Big Slide has to be one of the best views of the High Peaks with the Great Range unfolding right before you. I lucked out that the weather cleared up after some rain and overcast skies for a perfect hike with warm (but not hot) temperatures and perfect clear ski. The one down side was that it was wet, slippery, and at times the trail became a mud filled bath or washed away to a raging river. That being said loved the hike for spectacular views throughout the day – even if my feet were soaking wet and lost most of my big toenail to the ADK gods.
I took the approach starting from the Garden Parking lot over the Three Brothers (Three separate peaks). The brothers protect Big Slide with all the might that only brothers can.
The first .4 miles is an easy hike with a slight incline before crossing Juliet Brook (oh only if I knew how much water I would see), and steady moderate climb to some “steeper” pitches (steep is a relative term – it was more of a crevice in rock wall but compared to later inclines was cake. My new hiking poles were amazing to save my knees and hip for later). Until reaching a nice resting ledge at .8 with views of Keene Vally and the Great Range.
Some more woods before hitting ledges, open rock and pitches (a.k.a rock scrambles) to the First Brother at 1.5miles offering more great views. Then onto traversing the open summit, rock ledges, and yes watch your steep or the fall looks to be a slide off the side while making my way to the Second Brother at 1.8.
Of the three Brothers the second was my favorite, an open summit (compared the Third mostly in the woods) and offers views of both Big Slide and the First Brother. The Third Brother is a bit anticlimactic compared and is mostly in the woods but does offer one ledge for a great view of Big Slide and the first peek at it’s namesake.
From the Third Brother the trail descends into a mature spruce forest. My pictures do not do it justice. I saw not a soul in this part of the hike with only the penetrating smell of life (a.k.a spring and soil) while winter was still shaking off its grips (yes there was ice and snow). The deep green moss covering everything seemed to be a scene from some sort of magical movie with little light coming through the darkness was a stark contrast to the open summits from the Brothers. But boy was there mud and water. If I had known how the day would of turned out I would not of wasted so much energy and time trying to keep my feet dry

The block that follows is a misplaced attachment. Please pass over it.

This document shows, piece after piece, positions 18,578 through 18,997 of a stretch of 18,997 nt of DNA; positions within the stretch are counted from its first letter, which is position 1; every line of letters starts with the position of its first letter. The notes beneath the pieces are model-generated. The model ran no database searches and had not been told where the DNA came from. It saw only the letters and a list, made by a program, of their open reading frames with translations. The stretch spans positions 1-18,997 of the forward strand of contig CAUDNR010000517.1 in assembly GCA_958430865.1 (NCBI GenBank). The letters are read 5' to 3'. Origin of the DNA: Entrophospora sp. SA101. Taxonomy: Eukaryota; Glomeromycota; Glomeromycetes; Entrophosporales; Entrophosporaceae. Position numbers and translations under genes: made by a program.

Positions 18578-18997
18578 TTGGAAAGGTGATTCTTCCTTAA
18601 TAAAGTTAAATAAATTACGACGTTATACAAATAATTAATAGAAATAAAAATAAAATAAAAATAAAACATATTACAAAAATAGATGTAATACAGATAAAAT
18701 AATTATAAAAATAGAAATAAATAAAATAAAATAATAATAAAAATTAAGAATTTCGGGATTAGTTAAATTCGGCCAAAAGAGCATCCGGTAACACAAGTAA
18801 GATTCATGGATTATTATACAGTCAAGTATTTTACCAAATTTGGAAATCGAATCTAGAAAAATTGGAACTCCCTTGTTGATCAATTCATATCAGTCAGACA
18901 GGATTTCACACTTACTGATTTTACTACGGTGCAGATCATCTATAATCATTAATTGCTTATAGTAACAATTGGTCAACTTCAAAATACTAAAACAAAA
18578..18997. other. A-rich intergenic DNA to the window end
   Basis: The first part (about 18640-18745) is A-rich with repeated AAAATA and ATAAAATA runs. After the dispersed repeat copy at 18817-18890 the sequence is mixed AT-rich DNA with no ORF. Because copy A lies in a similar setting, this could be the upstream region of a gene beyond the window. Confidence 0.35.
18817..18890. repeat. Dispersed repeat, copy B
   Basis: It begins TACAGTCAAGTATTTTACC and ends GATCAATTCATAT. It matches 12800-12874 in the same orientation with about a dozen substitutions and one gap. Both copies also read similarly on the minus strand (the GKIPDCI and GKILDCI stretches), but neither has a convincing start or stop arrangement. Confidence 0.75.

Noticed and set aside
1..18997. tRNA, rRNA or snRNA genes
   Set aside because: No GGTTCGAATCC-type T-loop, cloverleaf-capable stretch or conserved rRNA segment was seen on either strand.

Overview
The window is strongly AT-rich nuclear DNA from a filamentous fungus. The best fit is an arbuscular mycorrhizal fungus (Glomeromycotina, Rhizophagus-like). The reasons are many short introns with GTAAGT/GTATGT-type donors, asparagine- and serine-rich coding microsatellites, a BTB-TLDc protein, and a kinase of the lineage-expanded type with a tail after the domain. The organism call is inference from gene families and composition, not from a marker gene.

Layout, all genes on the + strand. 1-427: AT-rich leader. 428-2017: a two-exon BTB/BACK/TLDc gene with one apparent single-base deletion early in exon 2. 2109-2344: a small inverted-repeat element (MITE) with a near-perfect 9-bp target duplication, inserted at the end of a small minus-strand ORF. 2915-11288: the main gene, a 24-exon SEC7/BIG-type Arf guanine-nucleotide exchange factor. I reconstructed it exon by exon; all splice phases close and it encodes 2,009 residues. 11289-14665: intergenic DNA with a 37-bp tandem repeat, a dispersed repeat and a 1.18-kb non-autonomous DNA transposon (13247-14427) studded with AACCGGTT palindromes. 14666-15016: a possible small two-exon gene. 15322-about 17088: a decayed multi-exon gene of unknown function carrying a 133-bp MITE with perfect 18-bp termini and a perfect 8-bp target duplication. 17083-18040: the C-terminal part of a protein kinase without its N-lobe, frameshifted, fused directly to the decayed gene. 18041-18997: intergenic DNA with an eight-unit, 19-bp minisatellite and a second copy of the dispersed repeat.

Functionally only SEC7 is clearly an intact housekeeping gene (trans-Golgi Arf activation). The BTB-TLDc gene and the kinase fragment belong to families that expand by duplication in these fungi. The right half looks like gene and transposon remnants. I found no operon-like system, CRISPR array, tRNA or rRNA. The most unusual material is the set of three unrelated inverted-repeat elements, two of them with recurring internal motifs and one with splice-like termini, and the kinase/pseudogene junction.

At 3.2, after crossing a stream, it climbs steeply to 3.7 and this is where it gets real. I ran into a group of three guys who were as winded as me and looking up at the rock climbing ahead. They remarked how this isn’t hiking it’s rock climbing! My response: Welcome to the Adirondacks. The last 0.3 climbs 700 feet and the log ladders were welcome. The last scramble/rock climbing section reminded me once again that Mother Nature does not think of us short(er) peeps.
The summit is wooded, with an excellent open rock cliff that faces southeast, towards the entire great range. The view was spectacular! You can see a 180˚ panorama, from Giant, all the way to Algonquin. It was such a beautiful clear day I could see my home state of Vermont distinctive Camel’s Hump Mountain in the distance.
After enjoying a longer rest than usual, chatting it up with others at the summit and soaking in all that the views have to offer decided to make it a loop trip and descent via Slide Mountain Brook Trail. I heard from peeps who took it up that it wasn’t that wet and offered no scrambles/rock climbing though 1.5 miles longer (I was not looking forward to going down some of those rock-climbing pitches while slippery and with tired legs).
Want to know how many times you cross the brook? Eight. Yes eight times. No biggie in low water but this calm brook was a raging river, taking over the trail in numerous parts. Usual stepping stones and even a couple of planks were all washed away. After spending far too much time trying to find a safe (and dry) crossing for my short 5’4″ legs I gave in and just walked across in the water. Boy that water is ice cold!
No biggie, right? Right. Well minus that one crossing where the water was up to my hips. Thank you to fast drying shorts! The one nice thing is I no longer tried to avoid mud or wet spots. What’s the point, right? And found the best footing for the fastest (safe) pace.
Once you hit John Brook Lodge (or just short of it) it’s an easy 3 miles to the Garden parking lot. But those 3miles take longer than you think and while it is easy walk it gets a bit old after a while. That being said I enjoyed the fast clip and no more river crossings!
Can’t say enough about what a beautiful hike, with open summits, great views, deep mature forest, roaring brooks – yep it has it all. However, my feet did not fair so well. Essentially being wet most of the trip, once I was home, realized that most of my big toenail had come detached. I guess it didn’t like all the river crossings.